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View Full Version : What counts as a publishing credit?



scottishpunk
04-20-2011, 11:53 PM
I recently sold my first short story ever (yay!) to a magazine. Can I list it as a publishing credit as I send stories out to other markets, or do I need to wait until the magazine comes out before I can legitimately claim I'm published?

quicklime
04-20-2011, 11:55 PM
it was accepted, you can say that instead of published.

make sure the magazine matters, a shady pub says more than none at all too.

scottishpunk
04-20-2011, 11:59 PM
make sure the magazine matters, a shady pub says more than none at all too.

How can I make sure it "matters?"

efultz
04-21-2011, 12:01 AM
Same question here. What about online mag pubs? Does it have to be a paying market to count?

quicklime
04-21-2011, 12:04 AM
it doesn't have to pay (although the two often correlate) but it has to be a journal where you had to beat some ass for a place at the table--if they accept anything, then it doesn't show you off as anything special.

The Atlantic matters, and is huge. "Uncle Jim's weekly web-o-zine" does not.

quicklime
04-21-2011, 12:10 AM
think of it like name-dropping....

"I know Robert Gates" is pretty impressive.

"I know Deputy Roberts", not so much.


did you publish someplace impressive, or not? because an agent will know the difference, and they will start to form opinions about why you told them if it was an insignificant pub credit....

Chris P
04-21-2011, 12:16 AM
Aside of pay rates, what other measures of "mattering" matter? And how do we find that out? Duotrope does not list readership, etc. Can we assume based on acceptance rate?

scottishpunk
04-21-2011, 12:17 AM
I sold my story to Arcane, a small, new magazine, but a legitimate paying market (1 cent/word +contributor's copy). Is that worth mentioning?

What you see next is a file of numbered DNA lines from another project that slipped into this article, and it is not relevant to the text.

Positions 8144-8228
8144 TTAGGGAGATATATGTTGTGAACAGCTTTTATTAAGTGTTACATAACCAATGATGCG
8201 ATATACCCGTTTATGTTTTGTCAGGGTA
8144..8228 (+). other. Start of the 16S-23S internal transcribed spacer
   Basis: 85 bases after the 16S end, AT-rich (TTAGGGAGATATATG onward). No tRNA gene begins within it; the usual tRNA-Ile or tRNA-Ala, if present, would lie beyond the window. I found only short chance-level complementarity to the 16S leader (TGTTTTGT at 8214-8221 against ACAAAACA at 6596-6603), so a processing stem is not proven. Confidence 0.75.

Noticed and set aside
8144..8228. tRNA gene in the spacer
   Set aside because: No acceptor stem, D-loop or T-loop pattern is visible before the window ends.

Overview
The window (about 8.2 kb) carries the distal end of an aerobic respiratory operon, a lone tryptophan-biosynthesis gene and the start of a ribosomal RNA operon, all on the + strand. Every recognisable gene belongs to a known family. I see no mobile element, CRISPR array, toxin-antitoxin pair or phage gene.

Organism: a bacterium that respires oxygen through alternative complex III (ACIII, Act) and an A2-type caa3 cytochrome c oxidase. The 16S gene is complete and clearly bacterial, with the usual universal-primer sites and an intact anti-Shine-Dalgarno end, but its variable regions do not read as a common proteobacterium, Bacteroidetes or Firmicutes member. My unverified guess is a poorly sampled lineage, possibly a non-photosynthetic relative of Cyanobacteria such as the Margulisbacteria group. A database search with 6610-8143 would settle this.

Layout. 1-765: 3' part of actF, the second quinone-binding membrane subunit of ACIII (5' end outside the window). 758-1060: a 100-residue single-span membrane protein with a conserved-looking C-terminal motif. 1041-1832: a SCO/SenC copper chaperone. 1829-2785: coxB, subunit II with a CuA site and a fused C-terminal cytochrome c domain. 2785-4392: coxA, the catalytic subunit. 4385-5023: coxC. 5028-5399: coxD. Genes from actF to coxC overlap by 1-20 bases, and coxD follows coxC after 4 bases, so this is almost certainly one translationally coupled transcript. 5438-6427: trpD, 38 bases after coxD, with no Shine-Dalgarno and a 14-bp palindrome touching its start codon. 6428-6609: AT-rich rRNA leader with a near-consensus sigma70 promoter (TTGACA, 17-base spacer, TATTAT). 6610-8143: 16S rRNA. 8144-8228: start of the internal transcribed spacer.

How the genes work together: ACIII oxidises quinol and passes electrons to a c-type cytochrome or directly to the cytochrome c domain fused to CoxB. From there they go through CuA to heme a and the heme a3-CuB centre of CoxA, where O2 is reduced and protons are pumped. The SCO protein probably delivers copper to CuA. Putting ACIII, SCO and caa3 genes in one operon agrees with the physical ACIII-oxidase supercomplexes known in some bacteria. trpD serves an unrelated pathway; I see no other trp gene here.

quicklime
04-21-2011, 12:25 AM
Aside of pay rates, what other measures of "mattering" matter? And how do we find that out? Duotrope does not list readership, etc. Can we assume based on acceptance rate?


good question; deciding what counts is a hell of a lot harder. There is no solid line.

For me, I took third in a small UK fiction contest a few years ago, and went into Dark Angel Rising before they folded. In the queries I've worked up, i haven't listed them; I might list anything semi-pro, and would list anything pro, but I'd be reluctant to list anything below that. On the other hand, I can't say an agent decides the same as I do, just that my fear is I may do more damage with an unimpressive pub than none at all so I try to err on the side of caution.

quicklime
04-21-2011, 12:26 AM
I sold my story to Arcane, a small, new magazine, but a legitimate paying market (1 cent/word +contributor's copy). Is that worth mentioning?

See what other input you get, work on a sort of running tally--hopefully you will get a half-dozen or so replies.

DeleyanLee
04-21-2011, 12:31 AM
Whether or not an online publication is worth mentioning to an NYC agency depends on circulation/sales.

The bigger that number, the more cred it has whether it's a novel or a short story.

There is some validity to judging by how much they pay, since they tend to have the best revenue. Check with any professional writing association for your genre (SFWA, RWA, HWA, etc) to see what their minimum standards are. My experience is that's a general guideline.

Best of luck.

Chris P
04-21-2011, 12:34 AM
This comes up with POD/SP novels as well. Unless they have sold a significant (>5000) number of copies, it's considered a negative to list them. IANAA (I am not an agent), but it seems to me pubbing POD shouldn't automatically be the mark of a bad writer. Same with publishing in non-paying or token paying markets. I had assumed these credits would be "invisible" at worst; neither good nor bad. If the agent didn't regard them highly, they would be ignored. But this seems to not be the case.

Miriel
04-21-2011, 02:21 AM
SFWA pro markets listed here: http://www.sfwa.org/join-us/sfwa-membership-requirements/#shortfiction